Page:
THE Electoral Commission has been urged to investigate claims that “dodgy, dark money... is running rampant” through the Scottish Tories.

The call came from Pete Wishart, who has written to the election watchdog, asking them to probe the Scottish Unionist Association Trust (SUAT).

He also called for a full debate about Richard Cook, the chairman of the Constitutional Research Council and a former vice chairman of the Conservative Party in Scotland, who facilitated a shadowy £425,000 donation to the DUP.

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Wishart said recent revelations meant “the trail of dodgy, dark money running through certain political parties in the UK can no longer go unaddressed”.

“The UK Government must now bring forward a debate without delay.

“Yesterday, I wrote to the Electoral Commission calling for a full investigation into the Scottish Unionist Association Trust – the murky organisation which has been bankrolling the Tories in Scotland.

“This trust has no official address, no transparency, but it has donated at least £7500 to at least two members from the Scottish Conservatives.

“However, the recent revelation does not even begin to scratch the surface over dodgy donations and how political parties are funded.”

Recently, journalists from The Ferret revealed that the Scottish Unionist Association Trust (SUAT), gave £318,876.66 to the Tories between April 9, 2001 and February 28, 2018.

The Ferret found there was no information available about the people who currently manage the organisation, and no public accounts to indicate who its donors are, or what assets it holds.

The Scottish Tories said: “Everything donated from the SUAT to the Scottish Conservatives has been properly declared”.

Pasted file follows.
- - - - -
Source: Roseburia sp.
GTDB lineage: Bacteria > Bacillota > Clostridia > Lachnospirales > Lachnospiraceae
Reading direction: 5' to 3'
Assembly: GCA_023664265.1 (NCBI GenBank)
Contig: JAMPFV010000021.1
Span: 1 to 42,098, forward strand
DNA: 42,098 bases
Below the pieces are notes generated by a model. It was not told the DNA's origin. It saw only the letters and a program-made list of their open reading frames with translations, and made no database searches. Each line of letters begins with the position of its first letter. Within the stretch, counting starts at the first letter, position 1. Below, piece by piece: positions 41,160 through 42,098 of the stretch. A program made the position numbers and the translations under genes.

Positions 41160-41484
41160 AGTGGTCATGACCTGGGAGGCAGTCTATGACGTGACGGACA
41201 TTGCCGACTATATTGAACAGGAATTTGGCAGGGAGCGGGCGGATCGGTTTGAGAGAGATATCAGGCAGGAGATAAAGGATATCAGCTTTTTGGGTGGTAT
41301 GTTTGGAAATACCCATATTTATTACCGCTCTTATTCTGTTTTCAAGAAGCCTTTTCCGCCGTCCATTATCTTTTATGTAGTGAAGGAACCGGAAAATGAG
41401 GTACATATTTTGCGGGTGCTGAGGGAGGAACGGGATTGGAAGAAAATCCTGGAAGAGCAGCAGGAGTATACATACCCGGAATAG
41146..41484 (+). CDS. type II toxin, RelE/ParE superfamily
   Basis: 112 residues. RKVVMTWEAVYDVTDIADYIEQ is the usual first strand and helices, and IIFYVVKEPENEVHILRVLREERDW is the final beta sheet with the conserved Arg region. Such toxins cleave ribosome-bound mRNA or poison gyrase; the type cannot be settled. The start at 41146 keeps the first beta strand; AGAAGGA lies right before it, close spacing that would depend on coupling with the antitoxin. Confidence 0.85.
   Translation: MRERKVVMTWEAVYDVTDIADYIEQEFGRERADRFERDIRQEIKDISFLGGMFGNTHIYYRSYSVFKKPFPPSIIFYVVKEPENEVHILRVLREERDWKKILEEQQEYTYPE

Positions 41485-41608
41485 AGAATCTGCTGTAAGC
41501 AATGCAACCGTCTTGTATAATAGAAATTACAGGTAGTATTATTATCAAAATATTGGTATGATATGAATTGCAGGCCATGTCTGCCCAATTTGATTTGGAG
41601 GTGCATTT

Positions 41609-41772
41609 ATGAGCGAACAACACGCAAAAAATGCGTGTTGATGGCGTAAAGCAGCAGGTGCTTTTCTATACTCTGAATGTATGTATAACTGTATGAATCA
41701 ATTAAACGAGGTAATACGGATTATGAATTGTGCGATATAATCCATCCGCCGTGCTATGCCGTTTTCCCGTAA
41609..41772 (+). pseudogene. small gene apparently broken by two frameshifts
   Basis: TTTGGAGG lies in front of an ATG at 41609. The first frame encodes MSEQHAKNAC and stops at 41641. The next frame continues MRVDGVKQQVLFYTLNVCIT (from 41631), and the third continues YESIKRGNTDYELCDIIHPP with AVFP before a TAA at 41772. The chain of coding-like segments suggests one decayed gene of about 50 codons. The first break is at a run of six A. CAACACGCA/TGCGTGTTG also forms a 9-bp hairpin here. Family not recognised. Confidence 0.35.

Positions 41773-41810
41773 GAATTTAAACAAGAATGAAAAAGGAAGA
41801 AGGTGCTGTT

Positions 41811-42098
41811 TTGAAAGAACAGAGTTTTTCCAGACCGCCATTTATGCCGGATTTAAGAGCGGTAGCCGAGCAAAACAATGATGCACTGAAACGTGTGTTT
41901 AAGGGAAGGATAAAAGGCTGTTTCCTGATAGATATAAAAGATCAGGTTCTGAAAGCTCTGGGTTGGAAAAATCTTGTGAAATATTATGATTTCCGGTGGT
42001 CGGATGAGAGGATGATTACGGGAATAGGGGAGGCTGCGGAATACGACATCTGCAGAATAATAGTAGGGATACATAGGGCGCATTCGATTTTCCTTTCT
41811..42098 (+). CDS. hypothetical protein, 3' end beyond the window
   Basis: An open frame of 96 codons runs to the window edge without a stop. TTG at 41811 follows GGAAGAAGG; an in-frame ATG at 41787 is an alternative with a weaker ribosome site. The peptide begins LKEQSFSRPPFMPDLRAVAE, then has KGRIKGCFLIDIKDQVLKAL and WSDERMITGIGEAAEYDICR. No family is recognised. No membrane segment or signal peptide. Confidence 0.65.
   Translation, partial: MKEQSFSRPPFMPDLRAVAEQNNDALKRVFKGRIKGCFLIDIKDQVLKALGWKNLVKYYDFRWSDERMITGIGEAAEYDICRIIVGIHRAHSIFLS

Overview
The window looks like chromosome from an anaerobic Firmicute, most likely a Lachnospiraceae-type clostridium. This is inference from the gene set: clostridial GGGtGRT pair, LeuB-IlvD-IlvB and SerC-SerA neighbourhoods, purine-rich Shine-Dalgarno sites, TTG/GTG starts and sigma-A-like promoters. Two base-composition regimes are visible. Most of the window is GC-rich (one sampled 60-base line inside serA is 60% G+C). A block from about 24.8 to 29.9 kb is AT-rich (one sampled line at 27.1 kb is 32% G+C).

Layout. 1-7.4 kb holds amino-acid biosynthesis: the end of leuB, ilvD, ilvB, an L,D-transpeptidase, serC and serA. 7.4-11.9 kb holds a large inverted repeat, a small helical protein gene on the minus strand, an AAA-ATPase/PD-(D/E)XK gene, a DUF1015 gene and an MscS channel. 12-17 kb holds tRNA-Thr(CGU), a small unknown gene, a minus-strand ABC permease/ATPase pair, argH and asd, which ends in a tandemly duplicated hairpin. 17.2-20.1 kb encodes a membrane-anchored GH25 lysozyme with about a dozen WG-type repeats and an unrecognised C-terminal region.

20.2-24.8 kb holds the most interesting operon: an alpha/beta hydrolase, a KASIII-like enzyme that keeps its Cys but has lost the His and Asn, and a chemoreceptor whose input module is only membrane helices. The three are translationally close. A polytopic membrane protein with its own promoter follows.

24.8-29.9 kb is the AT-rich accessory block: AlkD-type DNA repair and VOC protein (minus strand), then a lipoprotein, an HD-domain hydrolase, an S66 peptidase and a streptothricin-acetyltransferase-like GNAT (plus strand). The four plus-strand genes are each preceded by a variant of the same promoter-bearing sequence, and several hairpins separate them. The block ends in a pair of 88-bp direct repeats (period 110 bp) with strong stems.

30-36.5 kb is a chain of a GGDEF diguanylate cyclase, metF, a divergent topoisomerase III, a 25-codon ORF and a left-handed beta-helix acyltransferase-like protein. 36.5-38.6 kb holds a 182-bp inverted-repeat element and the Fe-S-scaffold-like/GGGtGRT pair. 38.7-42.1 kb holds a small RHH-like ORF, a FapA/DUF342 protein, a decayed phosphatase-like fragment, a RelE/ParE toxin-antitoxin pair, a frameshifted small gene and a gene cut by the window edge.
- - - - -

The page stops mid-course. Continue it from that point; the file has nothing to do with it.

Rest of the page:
Meanwhile an investigation by BBC Northern Ireland’s Spotlight programme accused Cook of shipping illegal tyre waste to India in 2009, presenting fake documents to the authorities and leaving a shipping company with an unpaid bill of more than £1 million.

Cook, who is based in East Renfrewshire, denies involvement with illegal waste. He is the only known member of the Constitutional Research Council.

The money given to the DUP was then used to buy adverts supporting a Leave vote during the EU referendum.

That included a £280,000 four-page advert in the Metro, a newspaper not available in Northern Ireland.

One of the hangovers of the Troubles is that donations to political parties can be made in secret as fear of reprisal was once a reality.

The BBC’s Spotlight revealed that the Metro advert was booked by Cook himself, and not, as the advert itself said, the DUP’s Jeffrey Donaldson.

In response to the programme’s findings, Gavin Millar QC, an expert on electoral law, called on the Electoral Commission to investigate further.

“It has to compel answers from those involved, which it has powers to do,” he said.

Millar added: “If necessary it needs to obtain court orders compelling answers from people involved, and disclosure of information.”

The DUP told Spotlight that the party authorised and directed all spending. The party also told the programme it had complied with electoral law at all times.

According to the BBC, Cook was a founding director and shareholder of a company called DDR Recycling in Glasgow which has since gone out of business owing £150,000 in unpaid tax. Cook’s company had apparently signed an $80m contract in 2013 to purchase used railway tracks in Ukraine.

But it transpired the person behind the company in Ukraine was a convicted criminal from Germany.